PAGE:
A Penn State study shows a significant link between school violence on a global scale and educational inequality.
Contrary to popular perceptions, the United States is not the front-runner in school violence but places roughly in the middle of the international pack, says Dr. David P. Baker, professor of education and sociology. Despite keen media attention, outbreaks of mass violence such the Columbine High School massacre of 1999 are still comparatively rare. A far more pervasive problem is violence in the form of physical assaults, bullying and threats of violence, say the researchers.
National patterns of school violence have little or no co-relation with the amount of violence among adults in a country or social trends such as the rate of divorce. Instead, these patterns are strongly influenced by inequities in the educational systems that, in turn, create inequities in academic attainment. Regarding root causes, school violence must be considered a separate issue from juvenile delinquency, says Dr. Gerald K. LeTendre, associate professor of education.
“Our data indicates that an increase in the variation of achievement in math was associated with an increase in the percentage of students victimized by school violence,” Baker notes. “The more school systems produce a set of academic winners and losers, the more likely they are to create an atmosphere leading to in-school violence. This does not mean that nations should stop trying to raise scores, but they should be careful to raise the performance among all students. Persistent inequality in national resources produces both long-term and immediate problems for nations, the most pressing of which may be school violence.”
LeTendre and Baker are co-authors of the book, “National Differences, Global Similarities: World Culture and the Future of Schooling,” recently published by Stanford University Press. Chapter Six, “Safe Schools, Dangerous Nations: The Paradox of School Violence,” was written in collaboration with Dr. Motoko Akiba, assistant professor of educational leadership and policy analysis at the University of Missouri-Columbia.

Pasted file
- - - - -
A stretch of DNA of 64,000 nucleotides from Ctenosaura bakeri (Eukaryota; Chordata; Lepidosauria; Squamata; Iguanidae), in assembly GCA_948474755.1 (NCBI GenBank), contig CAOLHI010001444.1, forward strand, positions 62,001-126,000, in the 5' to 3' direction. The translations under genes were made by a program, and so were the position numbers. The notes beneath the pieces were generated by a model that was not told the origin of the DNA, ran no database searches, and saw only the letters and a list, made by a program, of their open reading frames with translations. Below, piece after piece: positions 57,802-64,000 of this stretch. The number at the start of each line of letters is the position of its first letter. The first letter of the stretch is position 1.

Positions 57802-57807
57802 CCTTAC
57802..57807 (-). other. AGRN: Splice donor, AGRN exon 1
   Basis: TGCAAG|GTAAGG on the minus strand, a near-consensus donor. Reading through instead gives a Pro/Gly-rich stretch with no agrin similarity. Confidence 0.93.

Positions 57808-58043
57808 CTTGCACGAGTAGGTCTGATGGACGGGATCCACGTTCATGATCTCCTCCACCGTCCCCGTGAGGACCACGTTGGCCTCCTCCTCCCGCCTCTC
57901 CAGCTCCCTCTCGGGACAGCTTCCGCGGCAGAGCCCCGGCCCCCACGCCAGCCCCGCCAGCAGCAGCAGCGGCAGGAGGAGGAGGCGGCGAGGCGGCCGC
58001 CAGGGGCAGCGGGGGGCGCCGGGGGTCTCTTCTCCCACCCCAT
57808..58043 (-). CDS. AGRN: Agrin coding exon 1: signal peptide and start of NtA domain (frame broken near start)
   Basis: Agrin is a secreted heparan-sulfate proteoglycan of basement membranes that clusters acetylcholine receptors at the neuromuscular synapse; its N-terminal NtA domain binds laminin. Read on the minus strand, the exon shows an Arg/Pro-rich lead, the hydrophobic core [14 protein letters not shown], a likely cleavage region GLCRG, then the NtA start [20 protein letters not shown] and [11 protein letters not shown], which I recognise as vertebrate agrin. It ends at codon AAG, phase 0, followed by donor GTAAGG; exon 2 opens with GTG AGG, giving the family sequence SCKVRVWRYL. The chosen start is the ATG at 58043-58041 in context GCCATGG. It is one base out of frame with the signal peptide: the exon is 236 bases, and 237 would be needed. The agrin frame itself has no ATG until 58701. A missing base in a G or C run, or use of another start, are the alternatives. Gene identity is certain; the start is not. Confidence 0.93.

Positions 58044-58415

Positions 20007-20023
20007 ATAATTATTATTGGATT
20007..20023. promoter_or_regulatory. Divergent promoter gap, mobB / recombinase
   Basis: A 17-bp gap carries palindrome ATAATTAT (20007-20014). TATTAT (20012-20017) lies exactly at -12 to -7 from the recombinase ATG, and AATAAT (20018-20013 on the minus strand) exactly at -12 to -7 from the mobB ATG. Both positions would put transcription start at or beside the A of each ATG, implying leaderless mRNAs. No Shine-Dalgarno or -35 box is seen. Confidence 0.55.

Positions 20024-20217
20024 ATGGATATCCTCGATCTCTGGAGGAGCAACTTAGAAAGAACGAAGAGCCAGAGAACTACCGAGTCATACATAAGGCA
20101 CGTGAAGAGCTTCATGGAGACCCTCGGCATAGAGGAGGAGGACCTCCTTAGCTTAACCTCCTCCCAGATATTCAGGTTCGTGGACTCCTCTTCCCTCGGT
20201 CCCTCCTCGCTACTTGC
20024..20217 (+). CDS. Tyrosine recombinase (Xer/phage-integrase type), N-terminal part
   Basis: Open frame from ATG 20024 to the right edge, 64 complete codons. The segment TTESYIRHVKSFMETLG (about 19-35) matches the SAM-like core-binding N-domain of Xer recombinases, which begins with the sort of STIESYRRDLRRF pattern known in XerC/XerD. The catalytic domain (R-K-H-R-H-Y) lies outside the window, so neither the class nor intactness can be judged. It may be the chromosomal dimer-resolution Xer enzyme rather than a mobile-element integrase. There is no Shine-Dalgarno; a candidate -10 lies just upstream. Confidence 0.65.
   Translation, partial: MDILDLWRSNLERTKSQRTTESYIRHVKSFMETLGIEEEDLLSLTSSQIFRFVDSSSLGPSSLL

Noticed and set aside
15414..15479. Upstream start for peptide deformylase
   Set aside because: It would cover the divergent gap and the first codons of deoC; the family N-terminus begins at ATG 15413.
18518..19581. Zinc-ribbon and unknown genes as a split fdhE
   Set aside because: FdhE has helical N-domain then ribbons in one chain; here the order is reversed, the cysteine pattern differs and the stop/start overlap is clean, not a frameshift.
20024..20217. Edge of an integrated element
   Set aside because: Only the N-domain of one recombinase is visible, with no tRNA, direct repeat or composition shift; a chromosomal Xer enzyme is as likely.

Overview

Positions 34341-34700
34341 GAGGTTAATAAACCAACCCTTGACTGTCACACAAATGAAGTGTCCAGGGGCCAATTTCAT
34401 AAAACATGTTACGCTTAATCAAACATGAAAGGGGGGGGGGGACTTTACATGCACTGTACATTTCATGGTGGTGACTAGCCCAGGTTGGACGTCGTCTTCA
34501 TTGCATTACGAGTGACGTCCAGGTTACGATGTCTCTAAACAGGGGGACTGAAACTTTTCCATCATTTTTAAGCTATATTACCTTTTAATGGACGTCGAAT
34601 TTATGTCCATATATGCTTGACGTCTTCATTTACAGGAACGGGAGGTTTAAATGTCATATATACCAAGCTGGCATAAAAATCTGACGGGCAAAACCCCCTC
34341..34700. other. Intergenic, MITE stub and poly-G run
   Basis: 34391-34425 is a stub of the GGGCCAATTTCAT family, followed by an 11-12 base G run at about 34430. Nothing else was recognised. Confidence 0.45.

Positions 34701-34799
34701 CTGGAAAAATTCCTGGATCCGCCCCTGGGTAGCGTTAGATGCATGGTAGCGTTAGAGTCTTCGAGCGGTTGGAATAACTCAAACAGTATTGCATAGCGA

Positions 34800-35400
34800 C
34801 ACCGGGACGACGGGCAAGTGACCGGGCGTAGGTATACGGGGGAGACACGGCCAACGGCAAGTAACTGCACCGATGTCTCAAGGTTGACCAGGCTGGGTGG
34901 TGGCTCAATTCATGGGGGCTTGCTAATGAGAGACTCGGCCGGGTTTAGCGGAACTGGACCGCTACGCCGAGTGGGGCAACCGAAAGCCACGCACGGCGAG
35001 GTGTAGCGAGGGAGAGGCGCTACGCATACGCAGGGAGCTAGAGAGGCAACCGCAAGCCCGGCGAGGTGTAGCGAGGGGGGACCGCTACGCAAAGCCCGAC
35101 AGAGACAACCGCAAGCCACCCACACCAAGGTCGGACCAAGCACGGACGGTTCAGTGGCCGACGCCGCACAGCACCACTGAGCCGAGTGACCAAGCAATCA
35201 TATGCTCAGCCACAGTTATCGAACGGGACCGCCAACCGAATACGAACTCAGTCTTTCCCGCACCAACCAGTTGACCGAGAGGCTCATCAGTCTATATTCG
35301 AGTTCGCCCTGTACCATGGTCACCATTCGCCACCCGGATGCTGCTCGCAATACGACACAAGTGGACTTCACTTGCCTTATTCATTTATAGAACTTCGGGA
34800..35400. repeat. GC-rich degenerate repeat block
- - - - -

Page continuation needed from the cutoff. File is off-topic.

The researchers made extensive use of the Third International Study of Mathematics and Sciences (TIMSS), which in 1994 assembled a considerable amount of data from schools in 41 nations across the fourth, 8th and 12th grades. For some analyses, they employed figures from the TIMSS-99, an identical study carried out in 1999 with 50 nations.
According to TIMSS statistics, the United States is just about at the global average in terms of school violence, with student reports of victimization by other students being the highest in Hungary, Rumania, and the Philippines.
“Student reports of victimization are our best measure for looking at how much day-to-day violence occurs in classrooms, bathrooms, hallways, locker rooms and gyms. Even in countries with a peaceful image such as New Zealand and Canada, more students reported being the victim of violence than in the United States,” LeTendre says. “Although some American schools suffer from extreme violence, most U.S. schools appear to have less violence than is found in Korea, Spain or Australia, at least from the viewpoint of the students themselves.”
If a country is serious about reducing rates of school violence, it has to commit itself to improving the quality and the equality of its schools, says Baker.
“A nation cannot rely on drastic punishment of violent students with so-called `zero tolerance’ policies alone,” LeTendre adds. “If policy makers want schools to be a safe and productive place for students to study, they need to provide higher quality instruction and more equitable distribution of opportunities to learn, not just more metal detectors.”
From Penn State